By Ron Halbrook
For the truth’s sake, the children of God call upon their Father constantly. Abraham, Isaac, and Jacob were men of prayer, and men of faith (Heb. 11). The fire of suffering refined the faith of Job, a man noted for prayer (1:20-21; 42:1-6). In fact, God instructed Job’s friends’ who had spoken so bitterly against him in his suffering, to worship along with Job that he might pray for them – “for him will I accept” (42:8). The Psalms reflect the place of prayer in every phase of life, in success and failure, in the presence of friends and enemies. David prayed to God during the illness of his child born of adultery, hoping that his son’s life might be spared; when his son died, David still continued in worship and prayer, manifesting faith rather than bitterness (2 Sam. 12:15-20). The Son of God was transfigured “as he prayed” on a mountain top, and sweated “as it were great drops of blood” in prayer on the edge of the great valley of death (Lk. 9:28-29; 22:44). We need God. every hour and need to call upon Him every day.
The followers of Christ during His earthly ministry asked, “Lord, teach us to pray, as John also taught his disciples” (Lk. 11:1). Jesus said that they should pray “after this manner”:
Our Father which art in heaven, Hallowed be thy name. Thy kingdom come. Thy will be done in earth, as it is in heaven. Give us this day our daily bread. And forgive us our debts, as we forgive our debtors. And lead us not into temptation, but deliver us from evil: For thine is the kingdom, and the power, and the glory, for ever. Amen (Matt. 6:9-13).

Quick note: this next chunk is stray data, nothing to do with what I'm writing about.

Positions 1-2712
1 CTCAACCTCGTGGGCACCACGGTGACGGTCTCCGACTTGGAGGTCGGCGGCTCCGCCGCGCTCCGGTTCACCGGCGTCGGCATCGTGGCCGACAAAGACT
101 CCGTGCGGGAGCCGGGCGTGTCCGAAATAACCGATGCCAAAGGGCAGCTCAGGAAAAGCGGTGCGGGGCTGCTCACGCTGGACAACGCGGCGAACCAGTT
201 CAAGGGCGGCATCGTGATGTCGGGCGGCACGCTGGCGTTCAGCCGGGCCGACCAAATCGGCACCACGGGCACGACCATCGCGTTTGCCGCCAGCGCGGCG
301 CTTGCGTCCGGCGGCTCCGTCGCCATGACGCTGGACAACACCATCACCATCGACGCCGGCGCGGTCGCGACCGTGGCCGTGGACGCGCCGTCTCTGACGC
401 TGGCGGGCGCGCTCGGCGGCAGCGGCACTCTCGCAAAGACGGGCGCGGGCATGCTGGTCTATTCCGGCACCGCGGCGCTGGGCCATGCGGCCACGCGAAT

In this model, we find praise for the greatness of God, a recognition of our own humble existence; prayer for the progress of the Father’s will and kingdom; request for the material things which sustain life, in recognition of our absolute dependence upon God; acknowledgment of our sins in prayer for forgiveness; and, supplication for Divine aid in resisting temptation and escaping the snares set by Satan. Daily prayer draws us close to God, increasing our love for Him as we are constantly reminded that “we live, and move, and have our being” by His grace (Acts 17:28).
From the very start of the church, Christians prayed in their public assemblies – “they continued steadfastly . . . in prayer” (Acts 2:42). After Peter and John were threatened for preaching the gospel, they reported “to their own company,” who then “lifted up their voice to God with one accord” (4:23-31). The apostles urged the Jerusalem church to select special servants to care for the needy among them, so that the apostles might attend to their own work: “we will give ourselves continually to prayer, and to the ministry of the word” (6:4). All saints have the privilege of praying in private, but in mixed company involving the man-woman relationship, the Spirit instructed, “I will therefore that men pray everywhere . . .” (1 Tim. 2:8-15). “If therefore the whole church be come together into one place,” it was forbidden for women to take the lead over the men and women gathered for worship in songs, lessons, and prayers (1 Cor. 14). Public prayer complements, but cannot substitute, for private prayer. Neither public display nor endless repetitions avail with God (Matt. 6:1-7). But constant petitions, both private and public, offered from the hearts of His children avail greatly with God. (Lk. 18:1-8; Jas. 5:16).
If we would be near to the heart of God, let us lay up in our heart the admonition, “Pray without ceasing. In every thing give thanks: for this is the will of God in Christ Jesus concerning you” (1 Thess. 5:17-18).
Truth Magazine XXIV: 16, p. 266
April 17, 1980